BY GERRY CHIDIAC
Lessons in Learning
In studying the history of social change, I’m moved by the number of great people who died never knowing the full extent of their contribution to a better world.
Three examples from the 20th century are Raphael Lemkin, Peter Bryce and Viola Desmond.
Lemkin was a brilliant lawyer and professor. He was also a Polish Jew who fled for his life during the Second World War, eventually ending up in the United States. Having studied the Armenian Genocide, he became an advocate for human rights. While teaching in America, he coined and defined the word genocide.
Lemkin was able to get the United Nations to accept a somewhat watered down definition of the word and pass the Genocide Convention in 1948. As the Cold War gained steam, Lemkin’s efforts to have further laws passed to protect human rights were largely ignored. He died penniless in 1959, exhausted by his efforts at the age of 59.
Bryce was a prominent doctor, the first secretary of the Provincial Board of Health of Ontario. In 1904, he was hired by the government of Canada. In 1907, he filed a report on health conditions at Indian residential schools, where he found that roughly 24 per cent of the children were dying of tuberculosis.
Bryce proposed solutions that would have improved these conditions and saved many lives. His report was ignored by the Department of Indian Affairs and he was eventually pushed into retirement.
As a private citizen, Bryce courageously published his findings in a book he called The Story of a National Crime. This generated little interest in the media or among the Canadian public. Bryce died in 1932 at the age of 78. He never knew the significance his work would have when his writings surfaced again in the 1990s.
Desmond, now recognized on the Canadian $10 bill, tried to raise awareness about the unjust and largely unwritten race laws that targeted black people in Canada.
As an entrepreneur on a business trip, she was manhandled, arrested and put in jail one night in 1946 for sitting in the whites-only section of a movie theatre in New Glasgow, N.S.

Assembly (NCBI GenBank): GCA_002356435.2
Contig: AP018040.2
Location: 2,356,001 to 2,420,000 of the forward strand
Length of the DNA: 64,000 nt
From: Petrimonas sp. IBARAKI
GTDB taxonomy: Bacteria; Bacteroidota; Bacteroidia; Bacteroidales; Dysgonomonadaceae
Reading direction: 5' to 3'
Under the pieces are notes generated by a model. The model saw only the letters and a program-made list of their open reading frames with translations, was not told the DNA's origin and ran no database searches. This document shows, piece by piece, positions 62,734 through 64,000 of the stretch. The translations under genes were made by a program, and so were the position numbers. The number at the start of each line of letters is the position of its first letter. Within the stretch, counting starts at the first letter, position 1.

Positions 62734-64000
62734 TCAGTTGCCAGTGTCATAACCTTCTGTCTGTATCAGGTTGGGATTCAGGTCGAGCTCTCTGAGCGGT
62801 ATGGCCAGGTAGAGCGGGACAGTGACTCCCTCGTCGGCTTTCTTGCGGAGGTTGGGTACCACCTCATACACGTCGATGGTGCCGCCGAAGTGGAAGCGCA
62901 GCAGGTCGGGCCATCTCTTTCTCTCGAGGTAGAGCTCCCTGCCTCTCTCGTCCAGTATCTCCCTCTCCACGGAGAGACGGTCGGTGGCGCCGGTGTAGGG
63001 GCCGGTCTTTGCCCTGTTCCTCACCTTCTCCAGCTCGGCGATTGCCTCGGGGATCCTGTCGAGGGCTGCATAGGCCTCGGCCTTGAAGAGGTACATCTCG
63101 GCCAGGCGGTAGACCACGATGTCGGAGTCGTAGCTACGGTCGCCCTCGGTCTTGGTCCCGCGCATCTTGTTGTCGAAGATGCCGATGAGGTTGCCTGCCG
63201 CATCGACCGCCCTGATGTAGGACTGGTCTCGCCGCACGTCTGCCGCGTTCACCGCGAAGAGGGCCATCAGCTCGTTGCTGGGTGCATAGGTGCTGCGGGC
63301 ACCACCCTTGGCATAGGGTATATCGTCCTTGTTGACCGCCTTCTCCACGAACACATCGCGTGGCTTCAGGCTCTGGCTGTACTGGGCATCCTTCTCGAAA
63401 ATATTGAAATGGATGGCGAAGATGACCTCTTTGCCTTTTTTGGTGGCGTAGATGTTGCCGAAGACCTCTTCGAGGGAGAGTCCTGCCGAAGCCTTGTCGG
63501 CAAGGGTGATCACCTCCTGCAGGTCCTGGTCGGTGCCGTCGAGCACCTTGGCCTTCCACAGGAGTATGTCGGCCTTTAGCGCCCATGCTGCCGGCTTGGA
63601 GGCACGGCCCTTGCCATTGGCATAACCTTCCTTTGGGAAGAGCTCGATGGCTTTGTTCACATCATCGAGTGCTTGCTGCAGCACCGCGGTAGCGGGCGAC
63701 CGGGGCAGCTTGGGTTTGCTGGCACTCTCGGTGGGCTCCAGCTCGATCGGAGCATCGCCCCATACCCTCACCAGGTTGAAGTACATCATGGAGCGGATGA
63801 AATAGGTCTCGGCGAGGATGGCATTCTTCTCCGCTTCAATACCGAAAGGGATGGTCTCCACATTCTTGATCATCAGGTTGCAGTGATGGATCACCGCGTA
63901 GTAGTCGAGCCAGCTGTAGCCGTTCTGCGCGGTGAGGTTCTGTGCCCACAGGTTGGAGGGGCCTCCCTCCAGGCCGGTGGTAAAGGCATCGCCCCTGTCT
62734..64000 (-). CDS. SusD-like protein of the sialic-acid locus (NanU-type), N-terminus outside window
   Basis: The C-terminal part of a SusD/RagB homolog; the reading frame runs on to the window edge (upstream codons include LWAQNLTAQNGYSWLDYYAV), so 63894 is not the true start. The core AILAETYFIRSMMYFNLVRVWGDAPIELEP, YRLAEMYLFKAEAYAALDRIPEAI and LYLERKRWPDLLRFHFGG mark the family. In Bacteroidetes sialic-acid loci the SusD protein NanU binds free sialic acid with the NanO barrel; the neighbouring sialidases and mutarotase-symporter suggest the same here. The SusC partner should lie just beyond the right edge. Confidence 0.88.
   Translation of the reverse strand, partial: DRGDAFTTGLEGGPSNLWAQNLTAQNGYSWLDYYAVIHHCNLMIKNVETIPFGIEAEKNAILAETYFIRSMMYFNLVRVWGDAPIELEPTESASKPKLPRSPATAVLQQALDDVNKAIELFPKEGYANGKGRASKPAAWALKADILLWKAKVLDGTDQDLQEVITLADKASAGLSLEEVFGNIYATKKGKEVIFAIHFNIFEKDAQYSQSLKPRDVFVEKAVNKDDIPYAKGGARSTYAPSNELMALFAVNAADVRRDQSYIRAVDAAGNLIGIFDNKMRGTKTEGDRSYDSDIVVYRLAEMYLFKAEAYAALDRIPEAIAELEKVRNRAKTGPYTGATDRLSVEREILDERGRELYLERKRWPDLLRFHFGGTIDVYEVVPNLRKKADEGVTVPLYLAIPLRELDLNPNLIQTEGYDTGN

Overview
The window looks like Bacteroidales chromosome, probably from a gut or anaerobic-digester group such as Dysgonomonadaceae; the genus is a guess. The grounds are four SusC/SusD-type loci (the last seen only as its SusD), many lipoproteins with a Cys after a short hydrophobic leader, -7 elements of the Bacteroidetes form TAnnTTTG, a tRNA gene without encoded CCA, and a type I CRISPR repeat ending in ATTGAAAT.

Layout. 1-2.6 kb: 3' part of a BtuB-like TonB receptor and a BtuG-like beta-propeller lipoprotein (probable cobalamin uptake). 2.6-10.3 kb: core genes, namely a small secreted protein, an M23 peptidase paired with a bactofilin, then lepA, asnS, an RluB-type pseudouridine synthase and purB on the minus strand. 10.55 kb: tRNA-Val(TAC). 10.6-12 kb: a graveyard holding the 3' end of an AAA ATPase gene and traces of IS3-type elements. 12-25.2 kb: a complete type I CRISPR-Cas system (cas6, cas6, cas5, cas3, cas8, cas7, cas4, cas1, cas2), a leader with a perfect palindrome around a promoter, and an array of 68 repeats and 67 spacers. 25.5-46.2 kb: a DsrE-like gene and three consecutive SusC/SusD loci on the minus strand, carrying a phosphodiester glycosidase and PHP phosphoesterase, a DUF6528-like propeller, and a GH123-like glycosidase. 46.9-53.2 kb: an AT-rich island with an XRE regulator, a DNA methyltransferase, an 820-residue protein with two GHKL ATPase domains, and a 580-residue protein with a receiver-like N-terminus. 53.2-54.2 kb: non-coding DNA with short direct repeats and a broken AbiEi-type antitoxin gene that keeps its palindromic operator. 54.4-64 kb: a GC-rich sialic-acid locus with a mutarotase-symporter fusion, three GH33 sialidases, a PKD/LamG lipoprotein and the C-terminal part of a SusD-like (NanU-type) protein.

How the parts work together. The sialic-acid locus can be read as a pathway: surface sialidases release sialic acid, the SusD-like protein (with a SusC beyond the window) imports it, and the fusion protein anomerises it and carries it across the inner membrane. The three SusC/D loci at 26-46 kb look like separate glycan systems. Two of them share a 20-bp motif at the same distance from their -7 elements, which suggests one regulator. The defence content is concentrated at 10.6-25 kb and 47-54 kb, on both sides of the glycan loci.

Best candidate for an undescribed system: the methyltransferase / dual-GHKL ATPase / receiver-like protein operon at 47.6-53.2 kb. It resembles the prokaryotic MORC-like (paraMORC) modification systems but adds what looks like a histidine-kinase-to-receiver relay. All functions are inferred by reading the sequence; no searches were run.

There was no law saying black people couldn’t sit in this section and Desmond wasn’t charged with a race crime. Seats were more expensive in the white section, so she was charged and convicted of defrauding the government of the additional sales tax she would have had to pay for the more expensive ticket.
Though Desmond received support in the black community and tried to fight the charge, a new trial would not reverse the conviction.
Desmond was never the same person after the ordeal. Her marriage disintegrated and she gave up her business. She moved to Montreal and then to New York, where she died in 1965 at the age of 50.
Certain principles may not always be popular but they’re always true. All people are equal, all people deserve to be treated with respect and “the arc of the moral universe … bends toward justice,” as Martin Luther King said.
As Mohandas Gandhi said, “It’s the action, not the fruit of the action, that’s important. You have to do the right thing. It … may not be in your time that there’ll be any fruit. … You may never know what results come from your action. But if you do nothing, there will be no result.”
Lemkin, Bryce and Desmond are now celebrated as pioneers of human rights. We recognize they did the right thing, despite the efforts of others to suppress their voices.
Their examples demonstrate that whether others listen is of little importance. We control ourselves, we control our voices, we control our actions and we have to look at ourselves in the mirror every day.
The world changes with each individual decision to do the right thing.
Gerry Chidiac is an award-winning high school teacher specializing in languages, genocide studies and work with at-risk students. Check out his website here. Find him on Facebook. Or on Twitter @GerryChidiac